Over the weekend, the funk-jammers of Pigeons Playing Ping Pong were in the Northeast, finishing out a four-night run that took the Baltimore-based band to Providence, Rhode Island, and Burlington, Vermont, ahead of a two-night stand at Portland, Maine’s Port City Music Hall. After a standout and sold-out first show at Port City Music Hall on Saturday night, Pigeons returned to the yet-again sold-out Portland venue and proved the age-old adage, “Never Miss A Sunday Show”, on Sunday night.

Coming off a fiery show the previous night and without any opening support, Pigeons blew through their first set, opening up the show first with two well-segued songs off 2016’s Pleasure, “Burning Up My Time” and “Pop Off”. After Psychology favorite “Melting Lights” and a take on “Offshoot”, the band launched into a high-octane string of songs to close out set one. Early fan-favorite “Stay” was used to house a standout cover of Nirvana’s “Come As You Are”, followed by takes on “Kiwi” and “Fortress”. Ending the first set with a bang, Pigeons offered up a rendition of “Doc”, off the group’s most recent studio album, Pizazz.

However, the pinnacle of Pigeons’ Sunday performance was their historic second set, which saw the band lay out an hourlong, single-song set built around the band’s early classic, “Funk E. Zekiel”. With a focus on extending and pushing the limits of the jam, throughout their out-of-left-field jam, the band built off “Funk E. Zekiel”, eventually segueing the tune to jam on the triumphant theme song from Chariots of Fire.

Thankfully, the entire mind-blowing performance from Pigeons Playing Ping Pong is now available on nugs.net. Head here to listen to the extended, one-song second set. You can also check out a full gallery of Sunday night’s performance below, courtesy of Vic Brazen.

Setlist: Pigeons Playing Ping Pong | Port City Music Hall | Portland, ME | 4/15/2018 
Set One: Burning Up My Time > Pop Off, Melting Lights > Offshoot, Stay > Come As You Are* > Stay > Kiwi > Fortress, Doc
Set Two: Funk E Zekiel +
Encore: Somethin’ For Ya > Havana > Fun In Funk
Notes: * Nirvana cover | + 63 minute version, with Chariots of Fire tease

Already, word of Pigeon’s Sunday performance has begun circulating on social media and message forums, given the fact that Pigeons Playing Ping Pong’s one-song second set was unprecedented. However, while Sunday’s second set might have been a deviation from the group’s norms, the set falls in line with a long history of jam bands testing their limits of how far they can stretch a jam. Realistically, for decades, young and energetic jam bands have been challenging themselves to stretch single-song performances for as long as they can.

For example, during Phish’s 1997 Fall Tour, the group laid out a 59+ minute “Runaway Jim” at the Worcester Centrum Centre on November 29th. This legendary “Runaway Jim” marks the longest jam Phish has ever played from a specific song—excluding solely jam-oriented performances like the late-night disco set at The Great Went, the Tower Jam at IT, Ball Square Jam at Super Ball IX, or the Drive-In set at Magnaball.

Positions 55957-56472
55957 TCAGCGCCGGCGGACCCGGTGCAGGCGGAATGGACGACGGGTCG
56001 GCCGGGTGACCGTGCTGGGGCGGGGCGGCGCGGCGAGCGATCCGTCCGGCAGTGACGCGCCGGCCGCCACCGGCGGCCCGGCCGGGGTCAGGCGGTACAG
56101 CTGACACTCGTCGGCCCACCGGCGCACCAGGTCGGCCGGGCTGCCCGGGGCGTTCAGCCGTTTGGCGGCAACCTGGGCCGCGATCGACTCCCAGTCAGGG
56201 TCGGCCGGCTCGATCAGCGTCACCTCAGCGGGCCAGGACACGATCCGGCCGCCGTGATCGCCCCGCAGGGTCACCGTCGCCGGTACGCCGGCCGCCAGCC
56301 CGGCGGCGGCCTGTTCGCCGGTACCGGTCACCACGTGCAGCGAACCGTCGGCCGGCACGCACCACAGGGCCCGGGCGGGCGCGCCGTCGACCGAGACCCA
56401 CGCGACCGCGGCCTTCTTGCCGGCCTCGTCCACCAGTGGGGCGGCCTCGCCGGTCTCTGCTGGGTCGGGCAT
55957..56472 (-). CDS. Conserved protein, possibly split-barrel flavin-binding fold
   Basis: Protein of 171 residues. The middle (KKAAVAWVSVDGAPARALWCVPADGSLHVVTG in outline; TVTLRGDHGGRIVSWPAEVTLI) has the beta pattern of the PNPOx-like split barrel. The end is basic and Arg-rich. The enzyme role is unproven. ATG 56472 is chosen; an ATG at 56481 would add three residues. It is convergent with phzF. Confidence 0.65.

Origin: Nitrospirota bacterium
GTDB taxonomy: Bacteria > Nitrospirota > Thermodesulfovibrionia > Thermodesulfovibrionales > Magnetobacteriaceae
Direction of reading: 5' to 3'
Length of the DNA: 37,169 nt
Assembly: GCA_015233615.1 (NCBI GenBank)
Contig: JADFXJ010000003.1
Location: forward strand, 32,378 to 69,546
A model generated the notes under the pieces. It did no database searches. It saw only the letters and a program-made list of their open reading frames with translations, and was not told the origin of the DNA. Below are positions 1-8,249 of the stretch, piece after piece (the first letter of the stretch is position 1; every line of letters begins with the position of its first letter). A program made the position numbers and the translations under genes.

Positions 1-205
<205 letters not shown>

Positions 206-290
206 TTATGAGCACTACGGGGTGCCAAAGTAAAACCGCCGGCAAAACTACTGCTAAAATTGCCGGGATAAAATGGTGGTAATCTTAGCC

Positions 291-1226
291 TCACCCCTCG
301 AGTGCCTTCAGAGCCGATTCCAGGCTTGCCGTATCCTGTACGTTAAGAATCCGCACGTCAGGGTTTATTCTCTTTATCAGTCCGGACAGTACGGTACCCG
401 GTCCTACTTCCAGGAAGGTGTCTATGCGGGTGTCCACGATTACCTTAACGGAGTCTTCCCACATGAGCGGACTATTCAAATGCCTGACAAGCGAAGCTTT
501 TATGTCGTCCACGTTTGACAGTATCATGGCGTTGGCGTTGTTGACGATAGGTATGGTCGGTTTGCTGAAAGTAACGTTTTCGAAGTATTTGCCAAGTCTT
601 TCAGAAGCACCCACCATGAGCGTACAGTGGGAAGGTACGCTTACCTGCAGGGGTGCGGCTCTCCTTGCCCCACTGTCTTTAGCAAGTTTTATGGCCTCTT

In terms of one-song sets, Benevento/Russo Duo featuring Mike Gordon previously executed a one-song first set in 2005 during a performance at The Georgia Theatre on April 27th, 2005. Ringing in at 54-minutes, the trio built off the tune “Foam”, offering up a plethora of well-worked teases as the jam unfolded.

These examples are just prominent ones that stand out, though a number of other jam bands have taken on the challenge to push themselves to jam songs for long periods of time. The Disco Biscuits “Movie Jams” from fall 2001 saw the band improvising their own scores for various movies, making for some unique and lengthy improvisations. Slightly before that fall run, in 1999, for the Biscuits’ famed Akira New Years Eve jam, the group improvised a set for an hour and 45 minutes.

Even more recently, with slightly newer bands, the challenge to stretch improvisations has continued to draw certain artists in. One of Pigeons’ contemporaries, Spafford, has gained fame for frequently stretching songs to their limit, with multiple instances of one or two song sets under their belt. Going back a little further, Dopapod has previously released a 56-minute cover of Pink Floyd’s “Echoes”, and Reed Mathis & Electric Beethoven have released a live re-imagining of the first movement of Beethoven’s Symphony No. 3 titled “In Memory Of A Great Man” that rings in at 50-minutes.

So, let’s remember that while it might be fun to immediately compare artists, historically, taking on this challenge has inherently been a hallmark of a successful and dynamic group in its own right, with a long line of past artists similarly pushing themselves to take their improvisational abilities to their limits. Regardless, we’re super psyched to see Pigeons enter this new territory in their career, which will inevitably be talked about for years to come, and to see how they continue to push themselves to grow and evolve. Cheers Pigeons, and mad respect!